are identical, but for higher-order modes, they differ

significantly, as shown in figure 5.14.

Optical Specifications

M2 <1.1. Ion lasers typically have an M2 factor ranging

from 1.1 to 1.7. For high-energy multimode lasers, the

M2 factor can be as high as 10 or more. In all cases, the

M2 factor affects the characteristics of a laser beam and

cannot be neglected in optical designs, and truncation,

in general, increases the M2 factor of the beam.

mode are 180 degrees out of phase.

Material Properties

In the real world, truly Gaussian laser beams are very hard

to find. Low-power beams from helium neon lasers can

be a close approximation, but the higher the power of

the laser is, the more complex the excitation mechanism

(e.g., transverse discharges, flash-lamp pumping), and

the higher the order of the mode is, the more the beam

deviates from the ideal.

LASER MODES

specified by either its beam waist diameter or its far-field

divergence. In principle, full characterization of a beam

can be made by simply measuring the waist diameter,

2w0, or by measuring the diameter, 2w(z), at a known and

specified distance (z) from the beam waist, using the

equations

transverse modes that satisfy the round-trip propagation

criteria described in Gaussian Beam Propagation. Figure

5.13 shows examples of the primary lower-order HermiteGaussian (rectangular) solutions to the propagation

equation.

Note that the subscripts n and m in the eigenmode

TEMnm are correlated to the number of nodes in the

TEM00

TEM01

TEM10

TEM11

TEM02

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A167

TEM00

TEM01*

lasers. However, for most lasers (even those specifying

a fundamental TEM00 mode), the output contains

some component of higher-order modes that do not

propagate according to the formula shown above. The

problems are even worse for lasers operating in highorder modes.

TEM10

The need for a figure of merit for laser beams that can be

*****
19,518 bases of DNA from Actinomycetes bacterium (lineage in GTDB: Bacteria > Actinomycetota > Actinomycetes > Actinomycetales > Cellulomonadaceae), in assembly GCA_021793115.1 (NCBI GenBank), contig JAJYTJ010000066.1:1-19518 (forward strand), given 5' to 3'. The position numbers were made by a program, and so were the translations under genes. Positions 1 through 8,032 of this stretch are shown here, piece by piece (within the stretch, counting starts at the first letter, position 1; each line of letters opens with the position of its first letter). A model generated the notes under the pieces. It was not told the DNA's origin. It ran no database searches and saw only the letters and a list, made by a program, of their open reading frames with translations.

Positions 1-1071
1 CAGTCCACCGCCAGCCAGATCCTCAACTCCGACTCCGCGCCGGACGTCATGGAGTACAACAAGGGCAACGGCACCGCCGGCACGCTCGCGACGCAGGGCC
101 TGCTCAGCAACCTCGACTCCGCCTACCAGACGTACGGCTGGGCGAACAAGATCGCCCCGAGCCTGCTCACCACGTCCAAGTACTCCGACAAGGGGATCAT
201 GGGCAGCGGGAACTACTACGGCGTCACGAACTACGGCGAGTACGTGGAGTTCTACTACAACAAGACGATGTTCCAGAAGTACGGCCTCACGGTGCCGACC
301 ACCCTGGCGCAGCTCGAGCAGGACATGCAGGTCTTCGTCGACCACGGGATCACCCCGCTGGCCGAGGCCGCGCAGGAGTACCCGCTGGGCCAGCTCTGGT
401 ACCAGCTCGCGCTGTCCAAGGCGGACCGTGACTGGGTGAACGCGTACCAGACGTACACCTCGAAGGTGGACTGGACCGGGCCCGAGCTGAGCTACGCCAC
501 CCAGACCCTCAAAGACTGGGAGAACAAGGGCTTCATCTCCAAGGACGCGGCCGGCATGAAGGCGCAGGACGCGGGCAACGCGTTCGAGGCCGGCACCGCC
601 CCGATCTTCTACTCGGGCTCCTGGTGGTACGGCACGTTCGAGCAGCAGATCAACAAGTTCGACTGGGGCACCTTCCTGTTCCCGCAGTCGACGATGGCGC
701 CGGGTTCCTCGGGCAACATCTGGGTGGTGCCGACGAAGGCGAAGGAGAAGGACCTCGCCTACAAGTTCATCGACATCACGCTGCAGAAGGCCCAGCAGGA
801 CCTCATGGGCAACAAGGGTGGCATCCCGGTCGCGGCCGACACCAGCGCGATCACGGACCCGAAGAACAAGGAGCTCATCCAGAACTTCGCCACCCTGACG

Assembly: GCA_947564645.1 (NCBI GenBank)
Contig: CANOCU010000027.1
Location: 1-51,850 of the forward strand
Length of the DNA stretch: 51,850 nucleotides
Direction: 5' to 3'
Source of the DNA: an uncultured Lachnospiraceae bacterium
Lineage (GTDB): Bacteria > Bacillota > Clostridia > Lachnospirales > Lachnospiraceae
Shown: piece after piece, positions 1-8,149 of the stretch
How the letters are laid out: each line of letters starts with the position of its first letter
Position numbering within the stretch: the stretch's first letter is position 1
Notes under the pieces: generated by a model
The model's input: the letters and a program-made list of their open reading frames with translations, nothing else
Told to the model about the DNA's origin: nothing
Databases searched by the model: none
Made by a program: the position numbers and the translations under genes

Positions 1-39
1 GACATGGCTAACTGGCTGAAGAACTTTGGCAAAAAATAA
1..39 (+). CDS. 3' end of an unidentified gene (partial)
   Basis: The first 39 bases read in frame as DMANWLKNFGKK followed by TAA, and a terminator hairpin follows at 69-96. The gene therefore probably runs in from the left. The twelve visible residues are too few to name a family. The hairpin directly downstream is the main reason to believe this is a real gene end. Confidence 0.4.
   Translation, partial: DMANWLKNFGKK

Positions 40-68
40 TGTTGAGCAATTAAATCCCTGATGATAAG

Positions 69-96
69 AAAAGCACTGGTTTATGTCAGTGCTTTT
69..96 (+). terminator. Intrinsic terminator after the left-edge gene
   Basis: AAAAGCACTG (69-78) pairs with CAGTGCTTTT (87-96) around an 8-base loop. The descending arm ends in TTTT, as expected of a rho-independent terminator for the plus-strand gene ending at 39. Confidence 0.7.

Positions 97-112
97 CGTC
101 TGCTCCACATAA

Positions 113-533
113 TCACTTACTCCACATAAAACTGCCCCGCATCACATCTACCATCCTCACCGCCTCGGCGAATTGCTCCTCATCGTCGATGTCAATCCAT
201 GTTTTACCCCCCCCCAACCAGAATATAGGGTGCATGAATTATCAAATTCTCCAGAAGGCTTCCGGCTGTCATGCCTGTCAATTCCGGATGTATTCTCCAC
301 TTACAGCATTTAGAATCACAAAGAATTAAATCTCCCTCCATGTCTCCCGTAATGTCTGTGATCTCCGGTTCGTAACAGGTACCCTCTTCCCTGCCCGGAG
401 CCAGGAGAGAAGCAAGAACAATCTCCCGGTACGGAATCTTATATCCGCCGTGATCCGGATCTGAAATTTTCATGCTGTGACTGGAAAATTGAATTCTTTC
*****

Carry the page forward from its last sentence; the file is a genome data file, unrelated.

used to determine the propagation characteristics of the

beam has long been recognized. Specifying the mode is

inadequate because, for example, the output of a laser

can contain up to 50% higher-order modes and still be

considered TEM00.

1/ 2

lz 2

w ( z ) = w0 1 +

pw02

and

pw2

R ( z ) = z 1 + 0

lz

parameter was developed in the early 1970s to meet

this need, based on the fact that, for any given laser

beam (even those not operating in the TEM00 mode) the

product of the beam waist radius (w0) and the far-field

divergence () are constant as the beam propagates

through an optical system, and the ratio

w(z) and R(z) are the beam radius and wavefront radius,

respectively, at distance z from the beam waist. In

practice, however, this approach is fraught with problems

it is extremely difficult, in many instances, to locate

the beam waist; relying on a single-point measurement

is inherently inaccurate; and, most important, pure

Gaussian laser beams do not exist in the real world. The

beam from a well-controlled helium neon laser comes

M2 =

w0R vR

(5.25)

w0 v

of the real beam, respectively, is an accurate indication of

the propagation characteristics of the beam. For a true

Gaussian beam, M2 = 1.

Mv

w5 Mw

HPEHGGHG

*DXVVLDQ

PL[HG

PRGH

v

w

z

Z5R M>wR@

Mwy

z R

A168

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Optical Coatings

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1/ 2

zlM 2 2

wR ( z ) = w0 R 1 +

pw0R2

and

EMBEDDED GAUSSIAN

EQUATIONS

In the previous section we defined the propagation

constant M2

l zM 2

p

w0 (optimum ) =

1/2

(5.29)

for a real laser beam and becomes

zR =

pwR

(5.30)

M l

divergence of the real beam, respectively.

For a pure Gaussian beam, M2 = 1, and the beam-waist

beam-divergence product is given by

(5.26)

1/ 2

incorporate M2. The standard equation becomes

s + zR / M

written as

zlM 2

wR ( z ) = w0 R 1 +

pw0R2

andand

and

and

lz 2

w ( z ) = w0 1 +

p w02 2 1 / 2

lz

w ( z ) = w0 1 +

p w02

2 2

/ (s f )

1

1

=

s f

M 2l l

>

p

p

pw2 2

R ( z ) = z 1 + 0

l z2 2

pw

R ( z ) = z 1 + 0

lz

and

w0 v = l / p

Fundamental Optics

beam propagation equations.

w v

M = 0R R

w0 v

2

w0R vR =

where wR(z) and RR(z) are the 1/e2 intensity radius of the

beam and the beam wavefront radius at z, respectively.

The equation for w0(optimum) now becomes

Optical Specifications

larger than the embedded Gaussian will propagate

with a divergence M times greater than the embedded

Gaussian. Consequently the beam diameter of the

mixed-mode beam will always be M times the beam

diameter of the embedded Gaussian, but it will have the

same radius of curvature and the same Rayleigh range

(z = R).

2

(5.28)